David Bourget (Western Ontario)
David Chalmers (ANU, NYU)
Rafael De Clercq
Jack Alan Reynolds
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Lawrence Erlbaum (1991)
The philosophy of cognitive science has recently become one of the most exciting and fastest growing domains of philosophical inquiry and analysis. Until the early 1980s, nearly all of the models developed treated cognitive processes -- like problem solving, language comprehension, memory, and higher visual processing -- as rule-governed symbol manipulation. However, this situation has changed dramatically over the last half dozen years. In that period there has been an enormous shift of attention toward connectionist models of cognition that are inspired by the network-like architecture of the brain. Because of their unique architecture and style of processing, connectionist systems are generally regarded as radically different from the more traditional symbol manipulation models. This collection was designed to provide philosophers who have been working in the area of cognitive science with a forum for expressing their views on these recent developments. Because the symbol-manipulating paradigm has been so important to the work of contemporary philosophers, many have watched the emergence of connectionism with considerable interest. The contributors take very different stands toward connectionism, but all agree that the potential exists for a radical shift in the way many philosophers think of various aspects of cognition. Exploring this potential and other philosophical dimensions of connectionist research is the aim of this volume.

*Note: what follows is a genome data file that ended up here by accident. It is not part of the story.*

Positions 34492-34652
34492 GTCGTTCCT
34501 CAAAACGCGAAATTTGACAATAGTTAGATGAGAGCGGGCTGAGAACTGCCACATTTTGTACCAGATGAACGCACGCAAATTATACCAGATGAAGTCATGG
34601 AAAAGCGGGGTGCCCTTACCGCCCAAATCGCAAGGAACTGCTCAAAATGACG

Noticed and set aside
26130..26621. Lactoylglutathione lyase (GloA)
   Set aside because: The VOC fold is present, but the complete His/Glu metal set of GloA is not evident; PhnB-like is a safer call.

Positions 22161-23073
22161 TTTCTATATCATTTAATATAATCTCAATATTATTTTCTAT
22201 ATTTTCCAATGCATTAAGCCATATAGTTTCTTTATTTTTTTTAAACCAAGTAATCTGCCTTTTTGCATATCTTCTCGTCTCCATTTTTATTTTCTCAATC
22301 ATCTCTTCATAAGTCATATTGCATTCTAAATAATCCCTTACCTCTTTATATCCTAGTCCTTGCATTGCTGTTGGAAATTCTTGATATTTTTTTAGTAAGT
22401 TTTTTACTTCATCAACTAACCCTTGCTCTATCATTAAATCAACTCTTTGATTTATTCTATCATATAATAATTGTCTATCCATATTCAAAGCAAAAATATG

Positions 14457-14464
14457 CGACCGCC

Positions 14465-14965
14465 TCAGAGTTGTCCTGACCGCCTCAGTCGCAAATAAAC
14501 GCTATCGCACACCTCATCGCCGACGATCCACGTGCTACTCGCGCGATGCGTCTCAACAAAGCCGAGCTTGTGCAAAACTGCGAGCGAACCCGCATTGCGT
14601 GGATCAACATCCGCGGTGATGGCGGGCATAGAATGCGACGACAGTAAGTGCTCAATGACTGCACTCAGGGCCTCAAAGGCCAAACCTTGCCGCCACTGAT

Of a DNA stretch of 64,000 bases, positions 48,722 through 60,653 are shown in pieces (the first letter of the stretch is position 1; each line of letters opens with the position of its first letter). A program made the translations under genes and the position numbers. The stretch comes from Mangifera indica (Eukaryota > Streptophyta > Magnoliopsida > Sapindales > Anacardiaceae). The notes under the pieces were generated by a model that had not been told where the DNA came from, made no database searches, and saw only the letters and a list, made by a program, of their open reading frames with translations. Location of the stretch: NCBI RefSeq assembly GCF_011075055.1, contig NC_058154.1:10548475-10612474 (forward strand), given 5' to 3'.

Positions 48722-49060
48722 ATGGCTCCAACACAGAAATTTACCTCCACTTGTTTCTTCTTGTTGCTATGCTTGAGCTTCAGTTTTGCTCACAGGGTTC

|Keywords||Human information processing Connectionism Psychology and philosophy|
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|Buy the book||$13.15 used (64% off) $92.18 new (20% off) $115.00 direct from Amazon Amazon page|
|Call number||BF444.P45 1991|
|ISBN(s)||0805808833 9780805805925 0805805923|
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Martin Davies, Concepts, Connectionism, and the Language of Thought. Philosophy and Connectionist Theory.
T. Goschke & Dirk Koppelberg, The Concept of Representation and the Representation of Concepts in Connectionist Models.
William Ramsey, Stephen P. Stich & J. Garon, Connectionism, Eliminativism, and the Future of Folk Psychology.
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Annette Karmiloff-Smith & Andy Clark (1993). What's Special About the Development of the Human Mind/Brain? Mind and Language 8 (4):569-581.
Malcolm Forster & Eric Saidel (1994). Connectionism and the Fate of Folk Psychology: A Reply to Ramsey, Stich and Garon. Philosophical Psychology 7 (4):437 – 452.
Christina Behme & H. S. (2008). Language Learning in Infancy: Does the Empirical Evidence Support a Domain Specific Language Acquisition Device? Philosophical Psychology 21 (5):641 – 671.
Martin Roth (2005). Program Execution in Connectionist Networks. Mind and Language 20 (4):448-467.
William Ramsey & Stephen P. Stich (1990). Connectionism and Three Levels of Nativism. Synthese 82 (2):177-205.
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